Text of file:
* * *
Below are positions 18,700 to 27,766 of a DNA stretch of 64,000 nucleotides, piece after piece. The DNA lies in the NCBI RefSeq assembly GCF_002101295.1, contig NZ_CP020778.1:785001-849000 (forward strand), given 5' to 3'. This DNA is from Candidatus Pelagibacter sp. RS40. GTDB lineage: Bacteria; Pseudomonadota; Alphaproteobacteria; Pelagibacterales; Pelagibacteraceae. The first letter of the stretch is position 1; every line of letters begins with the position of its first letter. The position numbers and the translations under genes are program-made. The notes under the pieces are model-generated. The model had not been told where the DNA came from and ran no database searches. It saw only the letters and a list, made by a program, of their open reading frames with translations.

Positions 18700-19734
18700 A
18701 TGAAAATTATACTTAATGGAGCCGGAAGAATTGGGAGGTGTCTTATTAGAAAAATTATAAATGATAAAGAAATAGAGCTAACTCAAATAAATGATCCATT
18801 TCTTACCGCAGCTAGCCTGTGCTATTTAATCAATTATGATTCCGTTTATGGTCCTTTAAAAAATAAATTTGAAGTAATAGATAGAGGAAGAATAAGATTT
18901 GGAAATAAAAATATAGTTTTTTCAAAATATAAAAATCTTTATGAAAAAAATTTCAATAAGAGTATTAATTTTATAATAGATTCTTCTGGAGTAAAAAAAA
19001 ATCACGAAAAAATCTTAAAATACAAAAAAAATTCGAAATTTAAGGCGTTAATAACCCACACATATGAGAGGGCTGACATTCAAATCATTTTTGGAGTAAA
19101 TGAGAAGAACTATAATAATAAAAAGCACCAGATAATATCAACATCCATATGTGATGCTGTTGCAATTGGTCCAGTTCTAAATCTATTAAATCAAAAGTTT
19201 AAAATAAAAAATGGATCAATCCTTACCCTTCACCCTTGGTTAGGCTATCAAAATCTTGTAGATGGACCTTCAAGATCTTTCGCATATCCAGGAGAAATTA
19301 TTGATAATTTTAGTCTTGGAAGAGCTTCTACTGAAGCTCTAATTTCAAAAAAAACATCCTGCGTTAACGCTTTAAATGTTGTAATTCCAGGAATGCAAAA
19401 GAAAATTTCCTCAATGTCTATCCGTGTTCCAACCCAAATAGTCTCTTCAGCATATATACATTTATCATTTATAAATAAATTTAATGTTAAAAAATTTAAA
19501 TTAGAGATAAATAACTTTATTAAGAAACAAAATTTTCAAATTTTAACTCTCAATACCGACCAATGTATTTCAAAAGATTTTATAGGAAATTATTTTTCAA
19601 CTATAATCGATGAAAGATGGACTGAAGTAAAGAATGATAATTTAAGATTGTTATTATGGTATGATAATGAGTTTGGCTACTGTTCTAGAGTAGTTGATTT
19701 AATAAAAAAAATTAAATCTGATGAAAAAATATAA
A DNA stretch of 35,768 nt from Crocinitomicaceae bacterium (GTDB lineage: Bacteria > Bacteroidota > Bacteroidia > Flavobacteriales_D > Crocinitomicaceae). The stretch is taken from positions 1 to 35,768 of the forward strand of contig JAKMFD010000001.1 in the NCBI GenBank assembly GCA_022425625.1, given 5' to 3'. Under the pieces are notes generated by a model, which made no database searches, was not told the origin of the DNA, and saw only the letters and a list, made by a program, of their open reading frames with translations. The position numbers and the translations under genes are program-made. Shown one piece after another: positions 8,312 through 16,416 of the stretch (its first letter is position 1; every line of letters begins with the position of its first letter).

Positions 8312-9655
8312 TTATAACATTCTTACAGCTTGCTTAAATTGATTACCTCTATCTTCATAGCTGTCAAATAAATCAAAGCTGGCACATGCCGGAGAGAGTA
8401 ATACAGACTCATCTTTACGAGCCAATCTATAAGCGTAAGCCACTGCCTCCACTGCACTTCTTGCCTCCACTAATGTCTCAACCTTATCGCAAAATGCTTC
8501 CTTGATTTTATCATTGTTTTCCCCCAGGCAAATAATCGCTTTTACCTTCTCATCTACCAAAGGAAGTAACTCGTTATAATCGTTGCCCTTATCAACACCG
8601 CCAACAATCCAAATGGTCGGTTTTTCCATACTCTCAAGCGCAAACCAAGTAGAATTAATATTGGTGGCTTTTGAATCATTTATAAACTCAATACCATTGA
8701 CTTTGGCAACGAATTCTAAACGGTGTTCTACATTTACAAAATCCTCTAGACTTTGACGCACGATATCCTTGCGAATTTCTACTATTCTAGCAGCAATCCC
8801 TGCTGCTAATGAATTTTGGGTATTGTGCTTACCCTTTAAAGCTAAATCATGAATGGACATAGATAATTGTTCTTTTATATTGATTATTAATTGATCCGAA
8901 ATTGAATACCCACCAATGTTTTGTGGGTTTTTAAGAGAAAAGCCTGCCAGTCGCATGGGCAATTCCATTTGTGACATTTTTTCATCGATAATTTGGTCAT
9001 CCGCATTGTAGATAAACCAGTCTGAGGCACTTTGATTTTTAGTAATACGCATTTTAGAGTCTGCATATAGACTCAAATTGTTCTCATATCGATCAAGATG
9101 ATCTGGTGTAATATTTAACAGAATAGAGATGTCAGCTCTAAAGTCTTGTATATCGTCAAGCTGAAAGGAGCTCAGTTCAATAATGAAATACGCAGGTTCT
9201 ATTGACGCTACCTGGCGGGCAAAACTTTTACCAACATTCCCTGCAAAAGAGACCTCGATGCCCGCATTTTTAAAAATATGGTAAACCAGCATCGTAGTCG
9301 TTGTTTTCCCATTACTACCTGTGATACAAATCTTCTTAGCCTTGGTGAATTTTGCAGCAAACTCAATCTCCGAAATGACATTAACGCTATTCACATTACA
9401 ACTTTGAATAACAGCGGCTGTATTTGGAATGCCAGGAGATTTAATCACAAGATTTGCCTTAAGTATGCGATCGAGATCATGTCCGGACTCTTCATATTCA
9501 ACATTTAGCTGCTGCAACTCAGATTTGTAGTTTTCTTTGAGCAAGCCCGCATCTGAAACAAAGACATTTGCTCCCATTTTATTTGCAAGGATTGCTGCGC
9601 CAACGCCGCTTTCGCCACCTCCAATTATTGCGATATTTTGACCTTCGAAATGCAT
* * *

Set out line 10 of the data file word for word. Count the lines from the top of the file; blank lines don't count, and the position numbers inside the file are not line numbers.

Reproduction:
19301 TTGATAATTTTAGTCTTGGAAGAGCTTCTACTGAAGCTCTAATTTCAAAAAAAACATCCTGCGTTAACGCTTTAAATGTTGTAATTCCAGGAATGCAAAA